Texas has its own set of laws that apply in slip and fall injury cases. In this article, we'll look at some of those rules, starting with the time limits on Texas slip and fall injury lawsuits. We'll also look at how Texas laws affect your case if you're found to be partly at fault for your slip and fall, as well as the special rules that apply to slip and fall cases where the Texas government may bear some liability for the accident.
Texas sets time limits on filing a slip and fall claim in court. In Texas, you have two years from the date of your slip and fall accident to file a personal injury lawsuit in court.
This time limit only restricts how long you have to file a court case. It doesn't affect you long you have to file an insurance claim over your slip and fall. However, it's helpful to file your insurance claim as soon as you can after the accident, and get the settlement process started. If you delay, and the insurance claim process hits a snag or drags on, your two-year time limit to go to court might run out, depriving you of the opportunity to file a lawsuit -- or the ability to make a credible threat to do so -- if insurance settlement negotiations stall out or fail altogether.
Texas uses a "modified comparative fault" rule to decide how cases are affected when the injured person is found to be partly at fault for causing the slip and fall accident. This shared fault rule may reduce or even eliminate an award of damages, depending on how much fault is assigned to you, and how closely the insurance carrier or court adheres to the rules.
Here's an example of Texas's modified comparative fault rule in action. Suppose you're walking through a mall one day, busily looking at the various stores. You're so busy looking in shop windows that you don't notice a puddle of melted ice cream someone has dropped on the floor ahead of you. You slip in the ice cream puddle, fall, and suffer serious injuries.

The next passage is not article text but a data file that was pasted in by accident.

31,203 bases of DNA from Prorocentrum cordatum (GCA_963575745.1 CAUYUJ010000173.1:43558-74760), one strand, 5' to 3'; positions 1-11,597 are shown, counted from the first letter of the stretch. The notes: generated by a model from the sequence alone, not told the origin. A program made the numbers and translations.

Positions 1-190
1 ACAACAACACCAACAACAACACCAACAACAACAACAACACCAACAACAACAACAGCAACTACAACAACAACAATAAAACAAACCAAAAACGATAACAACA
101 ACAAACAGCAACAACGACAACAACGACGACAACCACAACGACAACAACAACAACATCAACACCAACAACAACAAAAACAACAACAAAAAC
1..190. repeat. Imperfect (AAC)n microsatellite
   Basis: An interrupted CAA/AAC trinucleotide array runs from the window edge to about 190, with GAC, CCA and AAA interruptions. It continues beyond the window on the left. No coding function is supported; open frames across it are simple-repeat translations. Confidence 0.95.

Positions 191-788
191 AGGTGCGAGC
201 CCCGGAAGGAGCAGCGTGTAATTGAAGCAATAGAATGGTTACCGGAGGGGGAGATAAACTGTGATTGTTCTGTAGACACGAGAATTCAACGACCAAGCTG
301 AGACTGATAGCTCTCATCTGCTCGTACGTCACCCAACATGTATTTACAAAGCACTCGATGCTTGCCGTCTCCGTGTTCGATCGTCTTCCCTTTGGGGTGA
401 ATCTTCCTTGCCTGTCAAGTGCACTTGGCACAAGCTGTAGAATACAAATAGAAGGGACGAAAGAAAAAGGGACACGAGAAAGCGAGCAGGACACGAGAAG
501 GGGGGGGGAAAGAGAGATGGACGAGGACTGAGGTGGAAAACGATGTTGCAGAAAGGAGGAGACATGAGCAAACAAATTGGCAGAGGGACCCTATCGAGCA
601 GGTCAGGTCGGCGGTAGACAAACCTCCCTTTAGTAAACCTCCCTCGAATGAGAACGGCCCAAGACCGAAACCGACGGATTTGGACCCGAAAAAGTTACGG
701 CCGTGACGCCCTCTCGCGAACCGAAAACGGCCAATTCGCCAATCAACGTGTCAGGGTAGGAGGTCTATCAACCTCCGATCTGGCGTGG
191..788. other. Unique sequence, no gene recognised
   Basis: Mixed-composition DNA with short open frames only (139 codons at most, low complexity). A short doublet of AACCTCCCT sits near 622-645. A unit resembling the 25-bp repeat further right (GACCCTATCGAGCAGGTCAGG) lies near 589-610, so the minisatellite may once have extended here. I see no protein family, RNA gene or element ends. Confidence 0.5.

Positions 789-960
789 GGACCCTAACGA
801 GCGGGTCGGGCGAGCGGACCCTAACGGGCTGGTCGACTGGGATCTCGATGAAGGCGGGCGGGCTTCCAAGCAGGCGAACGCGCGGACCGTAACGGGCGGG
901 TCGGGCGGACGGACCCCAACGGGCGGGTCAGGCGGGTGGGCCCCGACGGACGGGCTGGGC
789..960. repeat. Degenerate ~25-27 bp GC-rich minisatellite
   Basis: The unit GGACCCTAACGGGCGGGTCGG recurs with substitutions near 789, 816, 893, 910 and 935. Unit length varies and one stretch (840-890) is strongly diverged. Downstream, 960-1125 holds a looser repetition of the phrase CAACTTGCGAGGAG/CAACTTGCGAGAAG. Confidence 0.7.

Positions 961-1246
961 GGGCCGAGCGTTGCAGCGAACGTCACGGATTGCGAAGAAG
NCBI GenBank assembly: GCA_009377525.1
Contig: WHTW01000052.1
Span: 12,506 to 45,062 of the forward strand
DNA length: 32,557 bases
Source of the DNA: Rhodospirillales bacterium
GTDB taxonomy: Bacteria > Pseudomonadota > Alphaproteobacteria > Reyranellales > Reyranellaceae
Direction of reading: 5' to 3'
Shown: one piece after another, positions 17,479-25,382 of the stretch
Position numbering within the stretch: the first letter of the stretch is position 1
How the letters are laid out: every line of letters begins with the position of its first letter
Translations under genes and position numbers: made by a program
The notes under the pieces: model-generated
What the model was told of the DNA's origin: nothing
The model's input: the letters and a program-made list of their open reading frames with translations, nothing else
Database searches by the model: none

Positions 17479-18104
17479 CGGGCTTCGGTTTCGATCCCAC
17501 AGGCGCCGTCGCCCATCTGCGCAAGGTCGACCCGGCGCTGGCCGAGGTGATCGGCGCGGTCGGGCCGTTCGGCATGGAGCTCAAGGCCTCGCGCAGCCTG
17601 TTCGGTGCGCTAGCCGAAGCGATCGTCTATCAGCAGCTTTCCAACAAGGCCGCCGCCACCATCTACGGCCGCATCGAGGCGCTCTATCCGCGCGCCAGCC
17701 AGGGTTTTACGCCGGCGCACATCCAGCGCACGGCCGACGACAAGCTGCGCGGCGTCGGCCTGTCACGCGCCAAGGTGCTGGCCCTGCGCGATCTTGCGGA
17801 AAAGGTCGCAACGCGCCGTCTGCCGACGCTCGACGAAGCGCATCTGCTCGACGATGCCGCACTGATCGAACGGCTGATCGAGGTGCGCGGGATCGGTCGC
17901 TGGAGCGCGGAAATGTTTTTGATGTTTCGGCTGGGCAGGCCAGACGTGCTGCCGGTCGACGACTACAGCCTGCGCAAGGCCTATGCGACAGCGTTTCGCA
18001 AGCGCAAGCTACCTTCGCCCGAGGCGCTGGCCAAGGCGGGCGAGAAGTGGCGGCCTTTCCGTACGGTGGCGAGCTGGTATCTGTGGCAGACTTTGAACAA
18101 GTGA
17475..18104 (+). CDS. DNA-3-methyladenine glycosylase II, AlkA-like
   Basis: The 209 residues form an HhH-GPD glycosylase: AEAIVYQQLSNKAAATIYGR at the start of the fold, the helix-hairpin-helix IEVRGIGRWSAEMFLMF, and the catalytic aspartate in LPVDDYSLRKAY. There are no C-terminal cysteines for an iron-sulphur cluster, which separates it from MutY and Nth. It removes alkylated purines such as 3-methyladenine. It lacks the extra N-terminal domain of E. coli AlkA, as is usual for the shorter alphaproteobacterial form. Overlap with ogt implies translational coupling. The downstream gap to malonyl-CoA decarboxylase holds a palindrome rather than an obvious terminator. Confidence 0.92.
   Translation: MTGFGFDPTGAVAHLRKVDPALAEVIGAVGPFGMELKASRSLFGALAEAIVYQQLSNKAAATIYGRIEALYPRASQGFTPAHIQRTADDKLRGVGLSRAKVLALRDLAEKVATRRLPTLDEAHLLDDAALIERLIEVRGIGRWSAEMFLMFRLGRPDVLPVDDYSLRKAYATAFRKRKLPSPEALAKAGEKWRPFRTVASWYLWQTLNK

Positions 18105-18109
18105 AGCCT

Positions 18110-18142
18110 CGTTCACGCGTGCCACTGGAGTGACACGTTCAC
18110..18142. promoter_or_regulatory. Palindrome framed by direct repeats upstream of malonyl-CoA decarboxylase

You decide to file a slip and fall injury claim with an insurance company, or a lawsuit in court. After investigating your claim or examining all the evidence in your case, the insurance adjuster or jury decides you were 10 percent at fault in your slip and fall. The adjuster or jury also calculates your total damages from the accident to equal $10,000.
Under Texas's modified comparative fault rule, you may receive damages that equal the total damages, minus an amount that equals the percentage of fault assigned to you. In this example, the rule applies to leave you with $9,000. This equals the $10,000 total, minus $1,000 that represents your 10 percent of the fault.
As long as you are less than 50 percent at fault, you will be able to recover some amount of damages. If you are found to be 50 percent or more at fault, however, your damage award drops to $0 automatically, and you will be unable to collect any compensation at all from any other at-fault party.
There are several ways in which a slip and fall accident might involve the state or local government in Texas. For instance, if you slip on a wet floor in a state building or trip on a broken floor tile in a county courthouse, you might have a valid injury claim for compensation against the government.
If your claim involves the state, county, or township, government, you'll need to file a case in court withinsix months of the date of your slip and fall accident. Detailed information on how to file your claim and what claims are allowed is in the Texas Tort Claims Act.
If your claim involves a city government, you'll need to provide written notice of your claim to the city council or the city attorney's office. Each city handles slip and fall claims a bit differently; for one example, see the City of Houston's website.